A trip to the vet clinic can be a frightening experience for many cats.
This stress can be reduced, or in the case of a new cat or a kitten, prevented by teaching the cat to associate positive experiences with the cat carrier, the car, and even the clinic. Believe it or not, it is possible.
This can be achieved by the following:
- Leave the cat cage out all the time so the cat sees it routinely, and keep it in an easily accessible location
- Entice the cat to enter the cat cage by herself by placing familiar clothing or bedding in the cage, favourite toys and ensure the “cage fairy” visits often, leaving special treats for the cat to find
- Reward the cat with praise, petting and treats for entering the cage by herself
- Cat cages that open from the top as well as the front are preferable for ease of placing the cat in the cage and getting her out
- Once in the car, secure the cage with a seatbelt so it doesn’t slide around
- Cover the cage with a towel or a blanket when carrying it to and from the car and when in the clinic to minimise exposure to frightening sights, sounds and smells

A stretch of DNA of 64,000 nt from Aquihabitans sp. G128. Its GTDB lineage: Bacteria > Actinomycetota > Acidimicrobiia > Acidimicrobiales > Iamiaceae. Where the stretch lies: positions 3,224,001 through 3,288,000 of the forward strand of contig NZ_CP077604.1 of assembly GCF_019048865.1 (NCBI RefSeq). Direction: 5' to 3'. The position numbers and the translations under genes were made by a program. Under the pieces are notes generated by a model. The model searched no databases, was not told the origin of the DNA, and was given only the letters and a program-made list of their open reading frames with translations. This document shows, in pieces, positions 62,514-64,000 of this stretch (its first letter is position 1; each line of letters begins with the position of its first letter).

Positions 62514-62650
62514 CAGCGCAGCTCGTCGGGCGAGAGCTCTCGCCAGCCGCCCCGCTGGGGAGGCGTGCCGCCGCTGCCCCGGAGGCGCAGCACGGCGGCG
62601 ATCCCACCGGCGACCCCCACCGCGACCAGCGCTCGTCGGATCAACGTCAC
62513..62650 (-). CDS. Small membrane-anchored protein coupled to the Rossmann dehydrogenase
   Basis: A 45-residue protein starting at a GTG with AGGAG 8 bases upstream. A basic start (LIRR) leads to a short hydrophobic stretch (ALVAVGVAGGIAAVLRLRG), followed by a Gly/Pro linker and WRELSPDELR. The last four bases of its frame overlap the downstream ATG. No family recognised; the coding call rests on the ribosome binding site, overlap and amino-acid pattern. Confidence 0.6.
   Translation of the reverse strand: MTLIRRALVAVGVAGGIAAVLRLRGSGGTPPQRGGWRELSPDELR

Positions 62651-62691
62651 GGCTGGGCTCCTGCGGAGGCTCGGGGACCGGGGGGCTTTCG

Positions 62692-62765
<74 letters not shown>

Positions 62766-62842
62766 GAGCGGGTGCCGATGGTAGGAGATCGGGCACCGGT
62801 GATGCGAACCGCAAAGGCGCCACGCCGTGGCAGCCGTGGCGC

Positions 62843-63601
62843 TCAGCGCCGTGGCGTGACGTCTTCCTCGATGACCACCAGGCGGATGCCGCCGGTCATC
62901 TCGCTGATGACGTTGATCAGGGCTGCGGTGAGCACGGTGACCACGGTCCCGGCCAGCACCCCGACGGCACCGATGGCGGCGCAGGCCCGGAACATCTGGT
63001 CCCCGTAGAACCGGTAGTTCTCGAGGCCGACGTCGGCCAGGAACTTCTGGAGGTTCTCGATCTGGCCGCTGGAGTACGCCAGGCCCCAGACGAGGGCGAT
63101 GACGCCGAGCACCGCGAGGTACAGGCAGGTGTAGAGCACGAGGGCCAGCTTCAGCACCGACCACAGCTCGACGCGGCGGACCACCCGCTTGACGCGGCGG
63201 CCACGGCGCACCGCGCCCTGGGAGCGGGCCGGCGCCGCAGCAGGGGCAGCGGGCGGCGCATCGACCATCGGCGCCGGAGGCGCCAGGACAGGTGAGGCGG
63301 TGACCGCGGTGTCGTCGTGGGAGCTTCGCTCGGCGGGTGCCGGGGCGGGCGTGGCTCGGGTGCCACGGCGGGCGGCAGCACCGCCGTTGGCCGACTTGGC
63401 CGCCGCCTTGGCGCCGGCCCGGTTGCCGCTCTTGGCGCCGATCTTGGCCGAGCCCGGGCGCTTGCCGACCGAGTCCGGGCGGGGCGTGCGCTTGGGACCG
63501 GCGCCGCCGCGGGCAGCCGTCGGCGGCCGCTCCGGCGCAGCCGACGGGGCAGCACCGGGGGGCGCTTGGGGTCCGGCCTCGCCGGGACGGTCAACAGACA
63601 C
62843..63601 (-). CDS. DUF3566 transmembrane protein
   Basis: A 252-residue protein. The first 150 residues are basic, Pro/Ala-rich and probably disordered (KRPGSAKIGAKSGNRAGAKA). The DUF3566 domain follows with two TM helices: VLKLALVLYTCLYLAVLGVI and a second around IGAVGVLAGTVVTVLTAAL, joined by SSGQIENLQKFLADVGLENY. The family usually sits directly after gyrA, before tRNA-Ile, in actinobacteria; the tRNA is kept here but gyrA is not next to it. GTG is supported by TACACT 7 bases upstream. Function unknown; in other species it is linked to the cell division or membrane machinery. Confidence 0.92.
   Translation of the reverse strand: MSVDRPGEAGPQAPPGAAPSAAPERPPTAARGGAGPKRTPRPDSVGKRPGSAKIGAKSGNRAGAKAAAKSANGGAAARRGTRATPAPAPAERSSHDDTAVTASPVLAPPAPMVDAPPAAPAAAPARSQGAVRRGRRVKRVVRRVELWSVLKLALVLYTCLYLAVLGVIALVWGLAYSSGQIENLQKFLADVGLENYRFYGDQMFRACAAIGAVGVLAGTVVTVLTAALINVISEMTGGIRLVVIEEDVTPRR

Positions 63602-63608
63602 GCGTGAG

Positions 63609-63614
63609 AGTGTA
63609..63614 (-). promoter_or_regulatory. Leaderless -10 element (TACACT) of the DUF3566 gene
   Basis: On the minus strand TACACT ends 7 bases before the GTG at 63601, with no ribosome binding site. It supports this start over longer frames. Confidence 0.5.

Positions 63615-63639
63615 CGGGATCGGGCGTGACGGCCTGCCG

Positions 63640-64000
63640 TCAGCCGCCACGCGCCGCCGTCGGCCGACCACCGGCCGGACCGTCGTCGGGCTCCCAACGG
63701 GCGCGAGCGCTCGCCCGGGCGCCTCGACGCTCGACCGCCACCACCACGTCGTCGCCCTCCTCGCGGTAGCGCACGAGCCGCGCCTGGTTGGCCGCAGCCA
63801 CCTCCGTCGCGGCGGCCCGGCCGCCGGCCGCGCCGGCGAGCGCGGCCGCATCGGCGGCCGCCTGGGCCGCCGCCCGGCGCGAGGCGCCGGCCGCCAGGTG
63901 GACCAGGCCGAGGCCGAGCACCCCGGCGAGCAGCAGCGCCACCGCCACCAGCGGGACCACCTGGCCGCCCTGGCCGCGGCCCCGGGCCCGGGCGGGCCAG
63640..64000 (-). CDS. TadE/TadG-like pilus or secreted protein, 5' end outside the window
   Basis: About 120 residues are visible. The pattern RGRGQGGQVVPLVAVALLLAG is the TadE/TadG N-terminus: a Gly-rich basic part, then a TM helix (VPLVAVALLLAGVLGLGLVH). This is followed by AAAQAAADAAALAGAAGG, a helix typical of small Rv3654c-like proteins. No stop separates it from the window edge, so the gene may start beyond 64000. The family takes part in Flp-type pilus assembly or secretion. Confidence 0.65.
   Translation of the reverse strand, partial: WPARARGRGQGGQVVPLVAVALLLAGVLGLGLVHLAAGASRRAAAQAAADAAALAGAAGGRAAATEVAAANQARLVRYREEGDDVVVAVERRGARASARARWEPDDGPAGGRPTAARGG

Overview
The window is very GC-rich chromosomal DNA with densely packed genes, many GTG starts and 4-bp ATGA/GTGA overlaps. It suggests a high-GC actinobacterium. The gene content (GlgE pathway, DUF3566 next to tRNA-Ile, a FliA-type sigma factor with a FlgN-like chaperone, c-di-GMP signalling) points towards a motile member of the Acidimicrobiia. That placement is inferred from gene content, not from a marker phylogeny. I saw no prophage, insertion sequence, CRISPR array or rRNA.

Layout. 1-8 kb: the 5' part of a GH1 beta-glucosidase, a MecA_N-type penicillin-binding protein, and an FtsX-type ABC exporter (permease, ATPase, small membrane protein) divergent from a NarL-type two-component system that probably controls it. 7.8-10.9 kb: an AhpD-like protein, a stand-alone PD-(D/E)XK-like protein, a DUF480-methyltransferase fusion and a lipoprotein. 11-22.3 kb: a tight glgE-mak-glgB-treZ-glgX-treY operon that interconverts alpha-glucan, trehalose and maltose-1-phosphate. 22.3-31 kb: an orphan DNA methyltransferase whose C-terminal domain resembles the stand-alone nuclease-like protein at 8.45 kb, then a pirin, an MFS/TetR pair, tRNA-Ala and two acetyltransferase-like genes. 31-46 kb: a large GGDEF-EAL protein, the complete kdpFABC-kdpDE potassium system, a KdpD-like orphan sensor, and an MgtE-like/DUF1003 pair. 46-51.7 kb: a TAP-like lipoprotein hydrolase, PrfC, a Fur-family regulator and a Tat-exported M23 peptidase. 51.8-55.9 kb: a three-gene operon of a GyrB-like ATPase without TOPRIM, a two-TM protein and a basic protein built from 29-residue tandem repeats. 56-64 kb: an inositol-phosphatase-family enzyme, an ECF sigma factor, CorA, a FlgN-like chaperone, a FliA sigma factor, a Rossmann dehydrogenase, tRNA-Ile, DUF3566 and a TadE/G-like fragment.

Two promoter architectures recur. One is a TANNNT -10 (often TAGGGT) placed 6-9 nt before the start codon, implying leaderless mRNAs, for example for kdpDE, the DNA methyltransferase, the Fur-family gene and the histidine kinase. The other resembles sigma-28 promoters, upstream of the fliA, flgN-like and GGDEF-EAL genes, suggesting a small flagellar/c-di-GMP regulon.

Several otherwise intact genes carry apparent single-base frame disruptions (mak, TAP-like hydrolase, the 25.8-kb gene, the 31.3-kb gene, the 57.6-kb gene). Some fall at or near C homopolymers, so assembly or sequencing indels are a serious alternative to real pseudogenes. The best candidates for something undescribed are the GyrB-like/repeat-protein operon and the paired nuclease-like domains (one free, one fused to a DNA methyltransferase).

- Once the cat regularly enters the cat carrier at home, take the cat, in the cage, on short car rides not associated with the vet clinic to help recondition the negative associations with the clinic
- Don’t feed the cat before car trips to prevent motion sickness
- Provide access to toileting facilities prior to car trips and vet visits as well
- If possible, take the cat to the clinic to be fussed over and receive treats at different times to help teach the cat that the clinic isn’t necessarily a horrible place
- All positive experiences should be accompanied by praise, petting and treats
- Cats should always be housed individually when transported to the vet clinic
- A cat-only clinic like the one at AMC reduces the stress when visiting the vets. Having a “dog free” building is a massive advantage in helping calm cats (and their owners) when they visit their vets
- “Feliway” is a “feel good” pheromone spray that decreases stress and anxiety in cats. It is available at most vet clinics.
- In some cases, medication is available to administer to particularly anxious cats prior to veterinary visits. Contact your vet for details.